Natural light, filtered through the windows of an apartment, features also in another idyllic scene, a brief interlude of nurture and guidance offered by an older male character, Jack (played by Jack Kao). Transparently a proxy for the middle-aged director Hou, Jack is a gangster who’s taken a seemingly paternal and non-ulterior interest in Vicky’s welfare. His apartment is a haven of warm, organic hues and calming quiet (this is one of the only scenes in which the constant pulse of techno is absent). Jack cooks a meal that Vicky never touches: she’s too busy fussing with cigarettes and alcohol (he chides her not to drink too much) and restlessly rises to get a spicy sauce to jazz up food whose homeliness seems to be not sufficiently stimulating for her jaded senses. Jack offers Vicky a chance to break out of her locked groove: a boring and less well-paid but stable job in a coffee shop, rather than the strip club where “you earn a lot of money but you spend even more” (presumably a reference to drugs).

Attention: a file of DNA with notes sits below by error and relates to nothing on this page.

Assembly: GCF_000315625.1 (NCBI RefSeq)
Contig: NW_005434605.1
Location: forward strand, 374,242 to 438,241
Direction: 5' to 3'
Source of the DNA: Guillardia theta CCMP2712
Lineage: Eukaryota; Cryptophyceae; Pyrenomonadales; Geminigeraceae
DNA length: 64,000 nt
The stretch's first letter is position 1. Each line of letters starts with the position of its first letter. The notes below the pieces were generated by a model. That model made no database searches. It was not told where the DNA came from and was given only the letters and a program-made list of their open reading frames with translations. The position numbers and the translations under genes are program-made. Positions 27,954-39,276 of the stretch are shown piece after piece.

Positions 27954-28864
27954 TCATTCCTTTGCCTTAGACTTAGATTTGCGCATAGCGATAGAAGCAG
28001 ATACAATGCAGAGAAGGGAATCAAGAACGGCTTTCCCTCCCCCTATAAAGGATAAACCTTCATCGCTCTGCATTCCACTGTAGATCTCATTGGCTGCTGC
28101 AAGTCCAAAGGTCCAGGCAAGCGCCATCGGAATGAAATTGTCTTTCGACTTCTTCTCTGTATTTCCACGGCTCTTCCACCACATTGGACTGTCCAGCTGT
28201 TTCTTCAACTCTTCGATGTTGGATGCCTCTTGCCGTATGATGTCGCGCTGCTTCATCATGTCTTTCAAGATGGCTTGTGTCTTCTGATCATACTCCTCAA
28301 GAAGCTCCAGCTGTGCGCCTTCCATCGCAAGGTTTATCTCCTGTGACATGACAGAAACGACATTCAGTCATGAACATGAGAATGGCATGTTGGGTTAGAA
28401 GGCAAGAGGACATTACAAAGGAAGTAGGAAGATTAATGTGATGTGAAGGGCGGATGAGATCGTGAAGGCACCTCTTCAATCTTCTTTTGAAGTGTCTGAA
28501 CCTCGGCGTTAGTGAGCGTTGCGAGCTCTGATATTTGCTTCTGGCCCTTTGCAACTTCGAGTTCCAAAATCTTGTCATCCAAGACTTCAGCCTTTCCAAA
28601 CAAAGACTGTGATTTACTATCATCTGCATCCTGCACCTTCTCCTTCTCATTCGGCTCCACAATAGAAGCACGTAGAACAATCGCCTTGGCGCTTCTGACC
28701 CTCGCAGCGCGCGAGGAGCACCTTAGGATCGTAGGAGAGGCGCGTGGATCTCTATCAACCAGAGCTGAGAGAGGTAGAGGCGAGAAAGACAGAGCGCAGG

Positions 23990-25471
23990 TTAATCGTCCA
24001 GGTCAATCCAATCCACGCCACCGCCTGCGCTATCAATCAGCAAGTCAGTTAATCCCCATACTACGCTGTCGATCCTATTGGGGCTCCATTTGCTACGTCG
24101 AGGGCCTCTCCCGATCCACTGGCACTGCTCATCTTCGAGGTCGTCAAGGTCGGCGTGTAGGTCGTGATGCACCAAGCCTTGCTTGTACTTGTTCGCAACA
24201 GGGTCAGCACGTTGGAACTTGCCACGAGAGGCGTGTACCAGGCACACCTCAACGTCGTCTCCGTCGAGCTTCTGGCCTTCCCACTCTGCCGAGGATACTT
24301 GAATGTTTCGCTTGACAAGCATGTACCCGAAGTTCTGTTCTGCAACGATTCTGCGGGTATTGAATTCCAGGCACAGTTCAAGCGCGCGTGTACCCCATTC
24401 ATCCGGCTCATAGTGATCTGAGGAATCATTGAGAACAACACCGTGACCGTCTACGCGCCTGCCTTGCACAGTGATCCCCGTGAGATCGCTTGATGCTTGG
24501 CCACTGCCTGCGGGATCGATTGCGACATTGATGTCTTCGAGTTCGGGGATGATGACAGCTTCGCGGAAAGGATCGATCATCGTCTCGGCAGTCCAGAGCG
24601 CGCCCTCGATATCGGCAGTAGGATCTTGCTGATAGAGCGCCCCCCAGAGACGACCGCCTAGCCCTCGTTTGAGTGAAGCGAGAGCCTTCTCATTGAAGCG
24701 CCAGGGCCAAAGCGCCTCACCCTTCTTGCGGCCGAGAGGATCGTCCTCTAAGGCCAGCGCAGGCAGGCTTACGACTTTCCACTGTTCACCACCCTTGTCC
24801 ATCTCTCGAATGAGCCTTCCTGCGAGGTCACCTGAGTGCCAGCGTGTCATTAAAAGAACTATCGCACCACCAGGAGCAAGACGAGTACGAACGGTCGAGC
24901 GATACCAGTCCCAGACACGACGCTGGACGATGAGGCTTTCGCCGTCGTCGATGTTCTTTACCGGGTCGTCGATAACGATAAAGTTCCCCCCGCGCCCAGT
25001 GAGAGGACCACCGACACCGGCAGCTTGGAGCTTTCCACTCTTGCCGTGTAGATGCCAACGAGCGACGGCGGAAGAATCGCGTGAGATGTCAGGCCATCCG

Jack also mentions how someone he knows used Buddhist sutras to help an addict quit—an oblique critique from Hou of the Koyaanisqatsi (life out of balance) tempo of modern life. In the end, the improbably kindly gangster may prove to be Vicky’s salvation, luring her to Japan. The film ends with the lustrousness of Nature (jet-black crows glistening darkly against snow) contrasted with the man-made glamor of billboards in Yubari’s “Road of Cinema.”